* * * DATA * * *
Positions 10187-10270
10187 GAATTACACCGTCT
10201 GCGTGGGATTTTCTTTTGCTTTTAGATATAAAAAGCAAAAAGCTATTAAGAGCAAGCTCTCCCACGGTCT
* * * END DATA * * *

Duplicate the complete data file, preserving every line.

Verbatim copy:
Positions 10187-10270
10187 GAATTACACCGTCT
10201 GCGTGGGATTTTCTTTTGCTTTTAGATATAAAAAGCAAAAAGCTATTAAGAGCAAGCTCTCCCACGGTCT